Disclaimer: The views and opinions expressed by the author(s) do not represent the official position of Barbados TODAY.
Expressed most charitably, the town hall meeting held on Thursday 24th November at the Frederick Smith Secondary School was instructive.
One would expect that in a public meeting the role of the Head Table would be to facilitate the orderly conduct of the discussion and to provide clarifications where necessary, so that the public would have sound, factual information to deepen their thinking. One would also expect that those at the Head Table would be neutral and not become active contributors to the discussion. Not so at Frederick Smith.
With unveiled partiality coming from the Head Table throughout the discussion, the audience was given a crash course in what was termed “secular morality”. As persons made their contributions, the verbal and non-verbal response of delight or disdain was predictable and left no doubt as to the orientation of the new Constitution as desired by influential persons. Multiple times it was hammered home that Barbados is a secular society. Fair enough.
But, dear Commissioners and Advisors, could you please explain the meaning of the emotive term “the tyranny of the majority”? When Barbados was informed via the 2020 Throne Speech that the country would recognize same sex civil unions because ‘the world has spoken’, was that an example of the “tyranny of the majority”? Also, please clarify the term “secular morality”. If, to avoid the “tyranny of the majority”, we want to declare God ‘Creator Non Grata’, could “secular morality” be based on reliable things such as truth, fact, logic and common sense, so that 21st century Barbados is built on solid ground?
As a maturing society, let’s put on our thinking caps. The World Health Organization says that sexual orientation involves sexual behaviour, attraction and preference. This description points to the illogic of adding ‘I’ for Intersex to the LGBT acronym, since intersex is a congenital chromosomal occurrence, not a behaviour, preference or attraction. In the area of truth, it is simply false to insist that objecting to a behaviour is tantamount to hate, marginalisation and oppression. In terms of respect, do ad hominem arguments, name calling and words such as ‘bigot’, ‘homophobe’ and ‘hater’ qualify? Does “secular morality” necessitate accepting and perpetuating a self-serving narrative without question?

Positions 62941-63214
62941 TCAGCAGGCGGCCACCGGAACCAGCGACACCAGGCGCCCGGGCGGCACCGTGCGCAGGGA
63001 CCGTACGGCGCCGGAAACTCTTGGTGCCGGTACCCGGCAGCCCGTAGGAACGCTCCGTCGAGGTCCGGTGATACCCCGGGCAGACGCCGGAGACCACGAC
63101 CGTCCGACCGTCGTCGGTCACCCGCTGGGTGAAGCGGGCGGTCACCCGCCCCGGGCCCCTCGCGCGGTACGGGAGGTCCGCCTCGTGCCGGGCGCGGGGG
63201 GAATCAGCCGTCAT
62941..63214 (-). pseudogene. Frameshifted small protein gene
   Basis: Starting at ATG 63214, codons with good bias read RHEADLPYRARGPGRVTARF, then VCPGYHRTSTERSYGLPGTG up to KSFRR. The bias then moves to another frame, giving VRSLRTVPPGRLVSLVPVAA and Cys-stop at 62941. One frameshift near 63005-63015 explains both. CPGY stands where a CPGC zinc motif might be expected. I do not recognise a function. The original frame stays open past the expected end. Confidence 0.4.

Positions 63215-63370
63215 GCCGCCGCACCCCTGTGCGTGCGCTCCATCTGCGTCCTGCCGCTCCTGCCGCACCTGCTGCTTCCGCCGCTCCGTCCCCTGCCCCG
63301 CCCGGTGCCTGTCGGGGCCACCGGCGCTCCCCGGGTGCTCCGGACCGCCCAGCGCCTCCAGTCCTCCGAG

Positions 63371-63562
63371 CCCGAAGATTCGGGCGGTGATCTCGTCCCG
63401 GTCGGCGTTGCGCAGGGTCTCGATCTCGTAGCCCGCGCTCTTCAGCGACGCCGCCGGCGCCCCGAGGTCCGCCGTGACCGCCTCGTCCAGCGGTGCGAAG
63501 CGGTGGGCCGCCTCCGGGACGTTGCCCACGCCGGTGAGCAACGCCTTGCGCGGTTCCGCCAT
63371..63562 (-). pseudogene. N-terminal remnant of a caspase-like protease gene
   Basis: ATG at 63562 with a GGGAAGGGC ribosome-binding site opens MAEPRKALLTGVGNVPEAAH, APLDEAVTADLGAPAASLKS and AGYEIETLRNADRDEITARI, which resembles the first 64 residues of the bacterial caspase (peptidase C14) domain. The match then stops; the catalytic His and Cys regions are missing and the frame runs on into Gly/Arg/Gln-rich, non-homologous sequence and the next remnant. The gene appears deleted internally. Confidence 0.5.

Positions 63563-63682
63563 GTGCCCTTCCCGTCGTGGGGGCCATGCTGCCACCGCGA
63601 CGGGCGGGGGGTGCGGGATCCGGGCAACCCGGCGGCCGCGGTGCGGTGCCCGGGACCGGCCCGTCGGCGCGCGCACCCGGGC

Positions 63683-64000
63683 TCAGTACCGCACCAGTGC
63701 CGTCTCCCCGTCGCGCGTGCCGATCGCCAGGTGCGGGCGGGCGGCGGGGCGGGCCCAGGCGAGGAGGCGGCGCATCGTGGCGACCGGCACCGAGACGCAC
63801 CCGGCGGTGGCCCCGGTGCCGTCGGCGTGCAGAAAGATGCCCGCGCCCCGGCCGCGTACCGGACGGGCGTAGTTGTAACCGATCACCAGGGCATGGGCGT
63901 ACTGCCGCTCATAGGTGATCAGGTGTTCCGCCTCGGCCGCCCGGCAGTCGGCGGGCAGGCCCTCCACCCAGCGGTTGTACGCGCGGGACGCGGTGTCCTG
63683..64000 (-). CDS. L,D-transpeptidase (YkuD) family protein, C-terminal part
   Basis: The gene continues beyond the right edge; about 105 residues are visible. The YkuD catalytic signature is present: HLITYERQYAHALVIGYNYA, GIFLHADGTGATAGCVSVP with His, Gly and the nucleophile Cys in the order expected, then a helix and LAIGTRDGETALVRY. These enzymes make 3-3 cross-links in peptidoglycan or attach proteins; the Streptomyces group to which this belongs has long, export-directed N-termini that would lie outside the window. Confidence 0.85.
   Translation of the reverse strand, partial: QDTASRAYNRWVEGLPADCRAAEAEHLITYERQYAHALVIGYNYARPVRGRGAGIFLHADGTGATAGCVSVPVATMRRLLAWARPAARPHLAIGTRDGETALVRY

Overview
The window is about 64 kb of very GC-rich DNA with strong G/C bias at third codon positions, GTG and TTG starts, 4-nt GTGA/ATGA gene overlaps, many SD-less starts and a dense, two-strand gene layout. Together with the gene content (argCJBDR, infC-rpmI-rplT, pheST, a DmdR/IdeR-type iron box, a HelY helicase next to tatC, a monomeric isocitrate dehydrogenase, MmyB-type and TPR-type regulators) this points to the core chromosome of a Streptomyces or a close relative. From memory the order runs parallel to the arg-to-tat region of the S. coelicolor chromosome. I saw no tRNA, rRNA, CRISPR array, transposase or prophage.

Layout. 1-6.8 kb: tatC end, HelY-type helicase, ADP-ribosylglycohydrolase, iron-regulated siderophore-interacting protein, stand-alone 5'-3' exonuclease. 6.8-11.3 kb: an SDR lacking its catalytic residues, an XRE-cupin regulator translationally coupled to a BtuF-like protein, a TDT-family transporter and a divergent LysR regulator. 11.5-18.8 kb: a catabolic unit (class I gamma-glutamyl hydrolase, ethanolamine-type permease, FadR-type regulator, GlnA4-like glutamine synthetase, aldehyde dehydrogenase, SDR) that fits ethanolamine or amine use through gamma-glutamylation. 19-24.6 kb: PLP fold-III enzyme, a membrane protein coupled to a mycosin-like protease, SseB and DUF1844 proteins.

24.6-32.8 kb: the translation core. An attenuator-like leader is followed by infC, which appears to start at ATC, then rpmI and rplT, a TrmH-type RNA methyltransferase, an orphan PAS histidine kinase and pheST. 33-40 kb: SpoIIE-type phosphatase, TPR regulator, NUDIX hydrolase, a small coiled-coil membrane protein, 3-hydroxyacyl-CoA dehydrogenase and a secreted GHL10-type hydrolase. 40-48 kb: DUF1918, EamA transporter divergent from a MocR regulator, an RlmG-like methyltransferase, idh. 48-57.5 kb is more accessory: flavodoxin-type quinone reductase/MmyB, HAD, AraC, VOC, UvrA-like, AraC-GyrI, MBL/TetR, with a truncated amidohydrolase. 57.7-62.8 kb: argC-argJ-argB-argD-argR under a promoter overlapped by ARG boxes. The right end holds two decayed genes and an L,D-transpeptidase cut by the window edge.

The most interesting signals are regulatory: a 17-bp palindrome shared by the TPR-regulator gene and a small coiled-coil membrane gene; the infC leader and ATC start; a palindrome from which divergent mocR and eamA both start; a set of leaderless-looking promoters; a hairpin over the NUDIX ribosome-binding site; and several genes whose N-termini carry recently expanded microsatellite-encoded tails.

On Thursday, a section of the public was reprimanded about quibbling over the term ‘sexual orientation’. Is this because we do not recognize, or truly are ignorant of the fact that this little term involves large scale revision of sociocultural norms and values, and triggers an avalanche of serious changes to laws, policies and practices? Ongoing litigation in the UK, USA and Canada are cases in point. Check South Africa and some of the Scandinavian countries. Are we sober enough to recognize that, unlike ‘the world’ which it craves to emulate, Barbados has neither the financial, natural nor human resources to cushion any fall-out from this reorganization of society?
As part of Thursday’s lesson, we were told of “new and emerging human rights”. Do these trump fundamental human rights? The country is repositioning itself. The CRC has invited citizens to ‘have (their) say’. So why should a Head Table by-pass neutrality and peddle its preference without regard for creating an atmosphere in which each contributor has an equal voice and an equal ear?
What does this say for fundamental human rights such as freedom of religion, freedom of expression and freedom of conscience? Are these part of “secular morality”? Let’s hope so!
Dr. Veronica C. Evelyn
Email: [email protected]